Cached data may make it seem like your site is still undergoing maintenance.
Quick steps for Google Chrome:
- Open Google Chrome on your computer.
- Click on the three-dot menu icon at the top-right corner of the browser window.
- Hover over "More tools" in the dropdown menu.
- Click on "Clear browsing data."
- In the popup window, select "Cached images and files" and any other browsing data you want to clear.
- Choose the time range for which you want to clear the cache. For most cases, "All time" is recommended.
- Click the "Clear data" button.
Delete .maintenance File
WordPress creates a .maintenance file during the update process.
If the update gets interrupted or doesn't complete, this file might not be deleted, keeping your site in maintenance mode.
Access your website files through FTP, Cpanel, or the file manager and remove the .maintenance file manually.
Disable Plugins and Themes
If you're experiencing an issue with maintenance mode, it could be caused by a plugin or theme.
To determine which is causing the problem, you can deactivate all plugins and switch to a default WordPress theme.
Then, check if the issue is still there.
If it's gone, you can start reactivating your plugins and theme individually until you identify the one causing the conflict.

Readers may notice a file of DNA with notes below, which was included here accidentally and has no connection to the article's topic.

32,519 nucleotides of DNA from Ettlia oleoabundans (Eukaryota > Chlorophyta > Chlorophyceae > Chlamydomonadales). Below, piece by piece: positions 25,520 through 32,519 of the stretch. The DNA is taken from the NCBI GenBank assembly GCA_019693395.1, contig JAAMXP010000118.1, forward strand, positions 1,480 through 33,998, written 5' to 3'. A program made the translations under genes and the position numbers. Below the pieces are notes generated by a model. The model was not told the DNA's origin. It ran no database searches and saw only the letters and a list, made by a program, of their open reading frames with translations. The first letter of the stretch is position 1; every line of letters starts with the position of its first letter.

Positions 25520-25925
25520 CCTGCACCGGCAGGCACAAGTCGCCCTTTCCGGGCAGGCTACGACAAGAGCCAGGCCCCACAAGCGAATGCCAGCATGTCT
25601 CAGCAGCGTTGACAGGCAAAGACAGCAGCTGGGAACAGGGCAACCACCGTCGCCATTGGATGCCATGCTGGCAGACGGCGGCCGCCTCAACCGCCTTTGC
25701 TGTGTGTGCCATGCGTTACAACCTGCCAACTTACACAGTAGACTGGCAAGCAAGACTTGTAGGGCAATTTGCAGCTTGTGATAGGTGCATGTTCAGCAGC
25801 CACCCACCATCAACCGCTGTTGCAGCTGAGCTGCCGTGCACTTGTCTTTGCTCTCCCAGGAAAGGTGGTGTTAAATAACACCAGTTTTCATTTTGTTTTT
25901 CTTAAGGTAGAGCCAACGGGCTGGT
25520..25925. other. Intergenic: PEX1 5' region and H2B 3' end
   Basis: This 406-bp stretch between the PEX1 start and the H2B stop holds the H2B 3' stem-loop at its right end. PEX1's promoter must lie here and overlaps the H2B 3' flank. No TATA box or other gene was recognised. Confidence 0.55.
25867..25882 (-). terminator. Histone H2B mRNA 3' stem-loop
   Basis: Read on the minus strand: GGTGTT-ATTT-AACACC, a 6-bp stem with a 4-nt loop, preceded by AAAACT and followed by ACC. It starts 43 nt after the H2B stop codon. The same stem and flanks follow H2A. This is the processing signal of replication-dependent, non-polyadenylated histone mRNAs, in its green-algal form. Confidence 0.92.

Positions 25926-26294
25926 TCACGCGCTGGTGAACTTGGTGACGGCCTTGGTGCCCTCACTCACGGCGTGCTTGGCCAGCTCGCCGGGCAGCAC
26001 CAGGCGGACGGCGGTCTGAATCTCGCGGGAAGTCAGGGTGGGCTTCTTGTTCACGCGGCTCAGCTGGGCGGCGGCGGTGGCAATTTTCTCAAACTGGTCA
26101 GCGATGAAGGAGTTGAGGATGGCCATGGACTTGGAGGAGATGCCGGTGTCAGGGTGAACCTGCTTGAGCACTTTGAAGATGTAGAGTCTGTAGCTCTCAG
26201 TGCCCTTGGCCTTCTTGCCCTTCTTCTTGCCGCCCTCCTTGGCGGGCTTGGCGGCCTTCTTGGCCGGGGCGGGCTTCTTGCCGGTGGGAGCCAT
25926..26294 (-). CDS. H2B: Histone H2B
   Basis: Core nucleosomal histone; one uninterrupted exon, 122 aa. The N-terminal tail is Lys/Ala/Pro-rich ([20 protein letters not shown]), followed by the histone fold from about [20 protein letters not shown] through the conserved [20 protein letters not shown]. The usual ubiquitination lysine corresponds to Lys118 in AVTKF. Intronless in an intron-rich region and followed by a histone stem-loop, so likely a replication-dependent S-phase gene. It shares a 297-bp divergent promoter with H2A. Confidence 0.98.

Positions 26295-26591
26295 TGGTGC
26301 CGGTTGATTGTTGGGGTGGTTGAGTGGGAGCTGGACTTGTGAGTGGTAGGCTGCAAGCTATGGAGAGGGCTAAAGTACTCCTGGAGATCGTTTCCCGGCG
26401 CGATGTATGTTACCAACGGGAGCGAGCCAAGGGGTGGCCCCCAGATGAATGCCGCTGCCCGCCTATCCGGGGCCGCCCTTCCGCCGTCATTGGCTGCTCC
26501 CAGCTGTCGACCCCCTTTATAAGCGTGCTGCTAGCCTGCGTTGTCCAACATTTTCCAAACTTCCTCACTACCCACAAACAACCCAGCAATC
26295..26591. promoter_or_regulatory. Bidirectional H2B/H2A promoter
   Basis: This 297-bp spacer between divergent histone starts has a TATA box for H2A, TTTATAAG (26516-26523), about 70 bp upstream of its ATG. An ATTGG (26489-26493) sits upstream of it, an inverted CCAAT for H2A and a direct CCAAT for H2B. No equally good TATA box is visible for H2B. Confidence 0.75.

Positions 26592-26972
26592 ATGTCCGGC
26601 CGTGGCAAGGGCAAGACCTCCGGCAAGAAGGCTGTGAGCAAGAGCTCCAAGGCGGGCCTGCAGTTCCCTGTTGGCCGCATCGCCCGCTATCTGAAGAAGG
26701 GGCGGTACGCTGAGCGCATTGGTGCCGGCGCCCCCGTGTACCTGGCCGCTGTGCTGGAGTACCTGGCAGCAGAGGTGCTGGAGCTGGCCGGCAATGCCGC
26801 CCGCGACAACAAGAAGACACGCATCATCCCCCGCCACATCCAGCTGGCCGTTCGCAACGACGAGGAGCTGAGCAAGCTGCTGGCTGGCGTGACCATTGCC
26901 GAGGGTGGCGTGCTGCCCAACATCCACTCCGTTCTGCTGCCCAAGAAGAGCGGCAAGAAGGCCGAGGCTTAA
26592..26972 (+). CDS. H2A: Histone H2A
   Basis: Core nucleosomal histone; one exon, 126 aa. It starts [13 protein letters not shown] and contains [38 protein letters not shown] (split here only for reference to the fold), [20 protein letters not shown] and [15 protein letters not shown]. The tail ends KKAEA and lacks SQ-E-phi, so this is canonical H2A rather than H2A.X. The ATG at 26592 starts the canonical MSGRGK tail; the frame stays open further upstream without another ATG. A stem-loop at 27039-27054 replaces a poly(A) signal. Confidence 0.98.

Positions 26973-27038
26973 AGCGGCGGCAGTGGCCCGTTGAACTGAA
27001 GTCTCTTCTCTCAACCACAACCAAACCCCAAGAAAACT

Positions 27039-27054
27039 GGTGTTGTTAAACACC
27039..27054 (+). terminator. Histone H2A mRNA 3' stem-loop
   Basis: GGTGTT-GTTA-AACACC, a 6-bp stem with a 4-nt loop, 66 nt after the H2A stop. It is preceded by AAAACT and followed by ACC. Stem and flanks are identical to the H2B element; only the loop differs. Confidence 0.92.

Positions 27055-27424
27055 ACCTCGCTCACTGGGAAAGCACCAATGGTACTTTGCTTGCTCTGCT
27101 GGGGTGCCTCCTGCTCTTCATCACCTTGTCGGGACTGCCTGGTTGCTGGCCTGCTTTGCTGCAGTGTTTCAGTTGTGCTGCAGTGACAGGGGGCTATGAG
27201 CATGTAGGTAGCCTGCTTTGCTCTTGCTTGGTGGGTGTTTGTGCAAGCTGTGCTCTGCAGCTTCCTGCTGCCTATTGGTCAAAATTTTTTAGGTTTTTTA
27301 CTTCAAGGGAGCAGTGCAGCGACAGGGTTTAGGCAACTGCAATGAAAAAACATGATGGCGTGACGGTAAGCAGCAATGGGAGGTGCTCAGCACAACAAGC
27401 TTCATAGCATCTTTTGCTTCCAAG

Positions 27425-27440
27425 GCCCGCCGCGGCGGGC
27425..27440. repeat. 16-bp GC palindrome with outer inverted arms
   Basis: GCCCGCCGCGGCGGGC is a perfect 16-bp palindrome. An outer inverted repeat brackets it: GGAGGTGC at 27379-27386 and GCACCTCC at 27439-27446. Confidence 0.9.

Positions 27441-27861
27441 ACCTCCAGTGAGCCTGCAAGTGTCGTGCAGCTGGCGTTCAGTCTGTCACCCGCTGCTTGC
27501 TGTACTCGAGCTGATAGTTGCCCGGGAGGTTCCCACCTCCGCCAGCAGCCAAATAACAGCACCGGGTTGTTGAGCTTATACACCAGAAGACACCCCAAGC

Reinstall WordPress Core Files
If you suspect your WordPress core files are corrupted, you can reinstall them without affecting your content and settings.
Download the latest version of WordPress from the official website, extract the files, and upload them to your website's root directory, overwriting the existing files.
Increase Server Resources
If your hosting environment is limited in resources, consider upgrading to a higher plan or switching to a more reliable hosting provider.
Good server resources are essential for seamless updates and overall website performance.
In our extensive guide, we've journeyed through the world of Content Management Systems (CMS), from understanding the core components to exploring popular platforms. We've delved into customization, security, emerging trends, and resources for further learning. If you're ready to take your CMS knowledge a step further, check out our guide on WordPress Custom Development in 2023. Explore the intricacies of WordPress and empower yourself with advanced development insights.
Facing a WordPress stuck in maintenance mode can be a frustrating experience.
However, with the right knowledge and troubleshooting steps, you can quickly get your site back up and running.
You can effectively resolve the maintenance mode issue by checking file permissions, clearing the browser cache, deleting the .maintenance file, turning off conflicting plugins and themes, and reinstalling WordPress core files.
Remember to back up your website before making any significant changes to ensure the safety of your data.
How long does maintenance mode last in WordPress?
Will I lose my website data when fixing maintenance mode?
Can I fix the maintenance mode without technical knowledge?
What should I do if the maintenance mode problem persists?
Is it necessary to update WordPress regularly?